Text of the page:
The wrong side of history
Senator Bernie Sanders
mean rich people
Above, Hunger Games poster for the Roger Corman version
The REAL hunger games have begun in the Capitol: This week the House is voting on $36 billion in cuts to nutrition assistance, or SNAP, which would kick 2 million people off the Supplemental Nutrition Assistance Program (formerly food stamps), reduce benefits for 44 million more, and drop 280,000 low-income kids from school lunch.
Visit Half in Ten to learn more—and how you can stop the Capitol from winning.
An Austerity Backlash: From Sen. Bernie Sanders’s website, May 7, 2012
France handed the presidency on Sunday to François Hollande, who declared that “austerity can no longer be inevitable.” In Greece, Germany and Italy, parliamentary and local elections Sunday were seen as setbacks for austerity measures. Sen. Bernie Sanders saw a lesson for the United States in the European elections.
“In the United States and around the world, the middle class is in steep decline while the wealthy and large corporations are doing phenomenally well. The message sent by voters in France and other European countries, which I believe will be echoed here in the United States, is that the wealthy and large corporations are going to have to experience some austerity also and that that burden cannot solely fall on working families.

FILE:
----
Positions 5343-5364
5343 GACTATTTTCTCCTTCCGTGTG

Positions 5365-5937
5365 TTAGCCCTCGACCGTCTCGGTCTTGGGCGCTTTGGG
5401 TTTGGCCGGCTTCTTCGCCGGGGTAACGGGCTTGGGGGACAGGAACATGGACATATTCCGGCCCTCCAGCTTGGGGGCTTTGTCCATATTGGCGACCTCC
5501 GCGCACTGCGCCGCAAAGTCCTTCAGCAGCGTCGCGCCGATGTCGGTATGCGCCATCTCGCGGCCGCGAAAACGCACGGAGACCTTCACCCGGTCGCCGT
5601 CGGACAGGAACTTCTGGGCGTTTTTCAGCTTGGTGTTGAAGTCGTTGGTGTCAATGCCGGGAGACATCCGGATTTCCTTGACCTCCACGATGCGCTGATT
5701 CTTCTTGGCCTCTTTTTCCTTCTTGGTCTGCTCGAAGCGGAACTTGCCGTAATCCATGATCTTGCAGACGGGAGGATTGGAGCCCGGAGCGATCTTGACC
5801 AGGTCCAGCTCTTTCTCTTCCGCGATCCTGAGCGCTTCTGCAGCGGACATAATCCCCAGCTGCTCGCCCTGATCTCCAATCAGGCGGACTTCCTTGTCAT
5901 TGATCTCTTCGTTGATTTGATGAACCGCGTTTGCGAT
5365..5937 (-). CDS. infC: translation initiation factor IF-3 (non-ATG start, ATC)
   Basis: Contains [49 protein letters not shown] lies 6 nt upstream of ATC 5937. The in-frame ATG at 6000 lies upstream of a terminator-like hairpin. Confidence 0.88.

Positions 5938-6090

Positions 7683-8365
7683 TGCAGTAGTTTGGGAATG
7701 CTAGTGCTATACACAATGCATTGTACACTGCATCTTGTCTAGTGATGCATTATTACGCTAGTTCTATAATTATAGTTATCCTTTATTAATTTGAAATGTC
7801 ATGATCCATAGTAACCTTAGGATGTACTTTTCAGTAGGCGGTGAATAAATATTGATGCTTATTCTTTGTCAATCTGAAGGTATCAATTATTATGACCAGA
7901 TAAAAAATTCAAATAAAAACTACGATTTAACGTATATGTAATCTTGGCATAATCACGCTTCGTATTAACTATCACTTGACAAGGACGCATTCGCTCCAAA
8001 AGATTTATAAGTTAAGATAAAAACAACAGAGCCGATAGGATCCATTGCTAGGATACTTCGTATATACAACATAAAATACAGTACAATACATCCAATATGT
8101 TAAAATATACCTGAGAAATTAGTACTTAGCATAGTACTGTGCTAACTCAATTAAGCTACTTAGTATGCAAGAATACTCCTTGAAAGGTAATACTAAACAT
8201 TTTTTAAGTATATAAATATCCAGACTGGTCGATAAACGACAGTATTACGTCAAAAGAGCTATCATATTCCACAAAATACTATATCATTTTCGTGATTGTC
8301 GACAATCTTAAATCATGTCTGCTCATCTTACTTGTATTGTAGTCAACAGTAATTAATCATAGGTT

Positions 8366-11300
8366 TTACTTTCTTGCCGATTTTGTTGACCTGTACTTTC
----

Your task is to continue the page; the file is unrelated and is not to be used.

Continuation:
In the United States, where corporate profits are soaring and the gap between the rich and everybody else is growing wider, we must end corporate tax loopholes and start making the wealthy pay their fair share of taxes. At the same time, we must protect Social Security, Medicare and Medicaid. Austerity, yes, but for millionaires and billionaires, not the working families of this country.”
Via Think Progress